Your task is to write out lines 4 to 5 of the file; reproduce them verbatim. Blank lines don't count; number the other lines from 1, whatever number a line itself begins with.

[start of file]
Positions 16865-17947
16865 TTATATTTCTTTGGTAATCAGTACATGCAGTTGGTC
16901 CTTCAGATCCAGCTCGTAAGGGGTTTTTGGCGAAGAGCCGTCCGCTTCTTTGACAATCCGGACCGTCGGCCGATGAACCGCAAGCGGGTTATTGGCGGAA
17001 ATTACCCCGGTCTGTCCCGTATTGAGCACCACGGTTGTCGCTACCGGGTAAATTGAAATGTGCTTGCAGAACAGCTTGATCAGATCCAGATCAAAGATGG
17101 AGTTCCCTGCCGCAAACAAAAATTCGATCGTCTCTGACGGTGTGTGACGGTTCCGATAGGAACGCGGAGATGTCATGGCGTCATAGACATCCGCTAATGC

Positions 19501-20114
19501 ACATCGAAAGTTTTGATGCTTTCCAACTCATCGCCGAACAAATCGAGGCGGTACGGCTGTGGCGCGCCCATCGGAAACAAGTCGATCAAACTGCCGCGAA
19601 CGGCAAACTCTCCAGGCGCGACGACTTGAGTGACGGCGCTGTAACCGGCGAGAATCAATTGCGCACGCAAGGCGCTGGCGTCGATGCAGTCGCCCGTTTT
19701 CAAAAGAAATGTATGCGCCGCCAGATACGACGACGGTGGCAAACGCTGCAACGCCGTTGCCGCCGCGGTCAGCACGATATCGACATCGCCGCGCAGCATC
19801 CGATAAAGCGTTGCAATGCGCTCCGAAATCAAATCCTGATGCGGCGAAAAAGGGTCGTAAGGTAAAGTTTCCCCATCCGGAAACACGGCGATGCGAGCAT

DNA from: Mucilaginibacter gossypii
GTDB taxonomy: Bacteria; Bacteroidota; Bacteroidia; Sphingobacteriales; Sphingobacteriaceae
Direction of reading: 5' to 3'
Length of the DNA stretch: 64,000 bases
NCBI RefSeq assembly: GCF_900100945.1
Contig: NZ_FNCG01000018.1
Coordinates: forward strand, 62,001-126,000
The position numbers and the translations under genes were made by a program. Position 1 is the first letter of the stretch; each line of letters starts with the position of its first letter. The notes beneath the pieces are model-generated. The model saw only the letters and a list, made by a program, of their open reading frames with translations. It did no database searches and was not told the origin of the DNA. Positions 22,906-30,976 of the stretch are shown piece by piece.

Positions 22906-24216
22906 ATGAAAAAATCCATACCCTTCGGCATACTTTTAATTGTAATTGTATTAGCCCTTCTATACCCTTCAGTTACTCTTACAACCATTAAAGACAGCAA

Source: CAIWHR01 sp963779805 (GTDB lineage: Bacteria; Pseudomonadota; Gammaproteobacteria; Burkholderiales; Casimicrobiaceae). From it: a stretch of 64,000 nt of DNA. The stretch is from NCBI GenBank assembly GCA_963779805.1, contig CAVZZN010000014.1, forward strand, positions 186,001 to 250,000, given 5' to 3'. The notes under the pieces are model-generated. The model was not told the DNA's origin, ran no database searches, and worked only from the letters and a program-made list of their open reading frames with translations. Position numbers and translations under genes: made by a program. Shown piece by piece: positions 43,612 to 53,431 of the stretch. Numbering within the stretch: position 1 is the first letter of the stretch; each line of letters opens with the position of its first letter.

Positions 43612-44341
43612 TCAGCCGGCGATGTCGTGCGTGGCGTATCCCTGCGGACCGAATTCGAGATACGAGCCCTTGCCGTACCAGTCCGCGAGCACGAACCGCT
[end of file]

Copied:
17001 ATTACCCCGGTCTGTCCCGTATTGAGCACCACGGTTGTCGCTACCGGGTAAATTGAAATGTGCTTGCAGAACAGCTTGATCAGATCCAGATCAAAGATGG
17101 AGTTCCCTGCCGCAAACAAAAATTCGATCGTCTCTGACGGTGTGTGACGGTTCCGATAGGAACGCGGAGATGTCATGGCGTCATAGACATCCGCTAATGC